The Misleading Lady misled me for a first act that was pretty good, but then Edmund Lowe kidnaps Claudette Colbert (for making him out a fool in front of society friends) and then, heaven sustain us, in walks Stuart Erwin to do excruciating shtick to make me wonder how senses of humor could change so drastically since 1932. Lowe wouldn't get crowd approval today for chaining Claudette like a zoo animal, but what's that but wacky fun of then-films unplugged. To note with The Misleading Lady and Honor Among Lovers is how effective Colbert always was, even (perhaps especially) with weak material. Her line readings are never rote, each line gets a twist I'd not expect any other actress to lend. Colbert learned French first --- she grew up there --- but got the most of any actress from English phrasing and inflection. Look, and more so, listen, when watching her a next time.




Cast and Crew On Boston Location for Six Bridges To Cross


I suspected The Misleading Lady was based on a play and sure enough, it was (a "farce," in fact). Why did escaped lunatics amuse people so in the early 30's? A real odd duck of a forgotten programmer. The fourth and final of my Vault tour was Six Bridges To Cross, a U-I crime drama happily done on location in Boston "where it happened" (an armored car robbery), and here's a bonus: the disc is anamorphic 1.85 and looks fine. That last was welcome and unexpected. Six Bridges To Cross has also been a tough title to track down. Universal spent to make it major, Tony Curtis established by then with A's and George Nader a name in development. Too bad he had to fall on the Confidential sword meant for Rock Hudson, though Rock would return the kindness by remembering Nader in his will. Sal Mineo has his first feature part playing Tony Curtis as adolescent J.D. Street scenes are crowded, for real, and have conviction. Both Curtis and Nader are excellent. Six Bridges To Cross dispels conception of Universal-International as cheapie begetter. Too bad there are aren't more of theirs out there to rediscover.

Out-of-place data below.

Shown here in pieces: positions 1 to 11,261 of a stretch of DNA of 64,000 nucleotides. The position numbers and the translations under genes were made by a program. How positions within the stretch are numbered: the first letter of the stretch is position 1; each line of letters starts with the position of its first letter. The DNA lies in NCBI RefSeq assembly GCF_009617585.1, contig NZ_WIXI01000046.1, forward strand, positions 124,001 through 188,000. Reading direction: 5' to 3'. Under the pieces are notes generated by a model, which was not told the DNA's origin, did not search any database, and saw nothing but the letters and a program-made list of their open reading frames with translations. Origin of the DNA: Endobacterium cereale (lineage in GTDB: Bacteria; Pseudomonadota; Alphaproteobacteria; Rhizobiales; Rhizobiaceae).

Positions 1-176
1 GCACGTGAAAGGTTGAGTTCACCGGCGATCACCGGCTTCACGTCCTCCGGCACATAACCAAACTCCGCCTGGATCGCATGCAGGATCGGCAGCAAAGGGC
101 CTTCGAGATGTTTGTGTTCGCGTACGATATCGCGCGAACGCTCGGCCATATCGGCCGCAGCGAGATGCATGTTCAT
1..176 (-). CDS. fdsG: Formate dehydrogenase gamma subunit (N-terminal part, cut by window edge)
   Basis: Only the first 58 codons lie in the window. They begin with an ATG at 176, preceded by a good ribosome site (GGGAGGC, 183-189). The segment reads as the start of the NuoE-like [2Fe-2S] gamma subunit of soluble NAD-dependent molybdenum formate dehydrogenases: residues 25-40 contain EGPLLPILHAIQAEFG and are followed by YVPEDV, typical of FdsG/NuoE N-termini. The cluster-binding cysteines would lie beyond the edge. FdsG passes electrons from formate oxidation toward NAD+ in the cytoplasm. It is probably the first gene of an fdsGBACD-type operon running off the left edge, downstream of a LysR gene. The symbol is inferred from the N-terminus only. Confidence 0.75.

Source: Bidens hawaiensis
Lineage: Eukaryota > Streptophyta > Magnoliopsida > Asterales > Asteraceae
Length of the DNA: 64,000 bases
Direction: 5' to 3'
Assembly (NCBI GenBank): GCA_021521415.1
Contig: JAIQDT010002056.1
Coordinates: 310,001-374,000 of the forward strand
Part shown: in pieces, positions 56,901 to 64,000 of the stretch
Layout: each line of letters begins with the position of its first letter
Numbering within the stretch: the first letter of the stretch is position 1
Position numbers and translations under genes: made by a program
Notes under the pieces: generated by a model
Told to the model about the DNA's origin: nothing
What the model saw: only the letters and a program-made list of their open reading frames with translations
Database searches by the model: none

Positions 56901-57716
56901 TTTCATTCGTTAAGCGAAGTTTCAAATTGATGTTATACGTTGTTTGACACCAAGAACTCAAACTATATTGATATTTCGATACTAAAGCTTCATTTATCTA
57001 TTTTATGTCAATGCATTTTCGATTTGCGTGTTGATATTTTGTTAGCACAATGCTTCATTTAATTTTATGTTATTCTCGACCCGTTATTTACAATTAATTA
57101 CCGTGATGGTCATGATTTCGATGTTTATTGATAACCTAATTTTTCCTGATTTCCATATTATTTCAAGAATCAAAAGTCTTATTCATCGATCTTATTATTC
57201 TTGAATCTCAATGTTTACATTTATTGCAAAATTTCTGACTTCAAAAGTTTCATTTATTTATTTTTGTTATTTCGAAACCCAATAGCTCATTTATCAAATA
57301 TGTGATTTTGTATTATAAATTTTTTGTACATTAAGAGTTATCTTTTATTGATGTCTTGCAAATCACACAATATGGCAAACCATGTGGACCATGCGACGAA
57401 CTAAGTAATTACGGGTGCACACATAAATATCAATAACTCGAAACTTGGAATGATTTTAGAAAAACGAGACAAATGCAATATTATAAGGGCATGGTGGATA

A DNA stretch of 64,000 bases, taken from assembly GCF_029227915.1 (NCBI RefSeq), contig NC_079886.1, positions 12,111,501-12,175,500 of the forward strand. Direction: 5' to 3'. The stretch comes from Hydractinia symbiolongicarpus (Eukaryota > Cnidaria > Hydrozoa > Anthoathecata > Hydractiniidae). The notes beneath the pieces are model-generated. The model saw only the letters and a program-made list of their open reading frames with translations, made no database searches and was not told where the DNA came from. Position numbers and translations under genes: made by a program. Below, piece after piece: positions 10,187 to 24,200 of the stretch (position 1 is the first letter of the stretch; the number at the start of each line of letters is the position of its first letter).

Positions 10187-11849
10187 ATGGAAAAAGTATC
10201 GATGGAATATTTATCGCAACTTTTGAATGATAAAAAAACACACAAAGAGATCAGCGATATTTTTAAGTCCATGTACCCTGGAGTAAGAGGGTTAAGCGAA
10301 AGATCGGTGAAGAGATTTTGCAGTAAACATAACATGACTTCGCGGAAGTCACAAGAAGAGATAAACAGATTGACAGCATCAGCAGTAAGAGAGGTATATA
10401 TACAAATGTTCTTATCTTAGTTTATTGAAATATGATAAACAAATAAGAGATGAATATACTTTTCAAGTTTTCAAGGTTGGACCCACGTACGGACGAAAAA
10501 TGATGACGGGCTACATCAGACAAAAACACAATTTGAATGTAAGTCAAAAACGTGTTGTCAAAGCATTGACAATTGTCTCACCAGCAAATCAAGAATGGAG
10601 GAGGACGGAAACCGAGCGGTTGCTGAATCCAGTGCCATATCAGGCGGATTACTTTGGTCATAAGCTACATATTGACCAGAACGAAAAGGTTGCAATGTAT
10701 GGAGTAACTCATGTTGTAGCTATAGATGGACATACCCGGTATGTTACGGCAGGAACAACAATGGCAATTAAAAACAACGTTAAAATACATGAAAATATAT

3 Comments:

Blogger radiotelefonia said...

When I saw that candid still filming on location in Boston, I managed to identify that particular place because that site has not changed much in all of this years.

If you think that the treatment endured by Claudette Colbert in the hands of Edmund Lowe can be considered shocking by today standards, that is actually nothing. Paramount has done even worse at the same time. In LAS LUCES DE BUENOS AIRES, leading lady Sofía Bozán is singing a tango in a packed theater when a gaucho in balcony grabs a rope, flips it over grabbing her like a rebellious cow in a rodeo... just to bring her back to the estancia with the man she loves!

7:06 PM  
Blogger Donald Benson said...

Did a search for Universal Vault on Amazon. A lot of stuff, including several films that were previously available as part of OOP sets (Warner Archive is also re-releasing some formerly bundled titles). Also among them is "Return of the Musketeers", the ill-starred follow-up to the two Richard Lester features.

Still hoping for the rest of the Jon Hall / Maria Montez / Sabu / Turhan Bey epics.

9:11 PM  
Blogger Kevin K. said...

I noticed the Universal Vault series includes the notorious Burton/Taylor fiasco "Boom!" Please watch it and review it, so I don't have to.

11:06 AM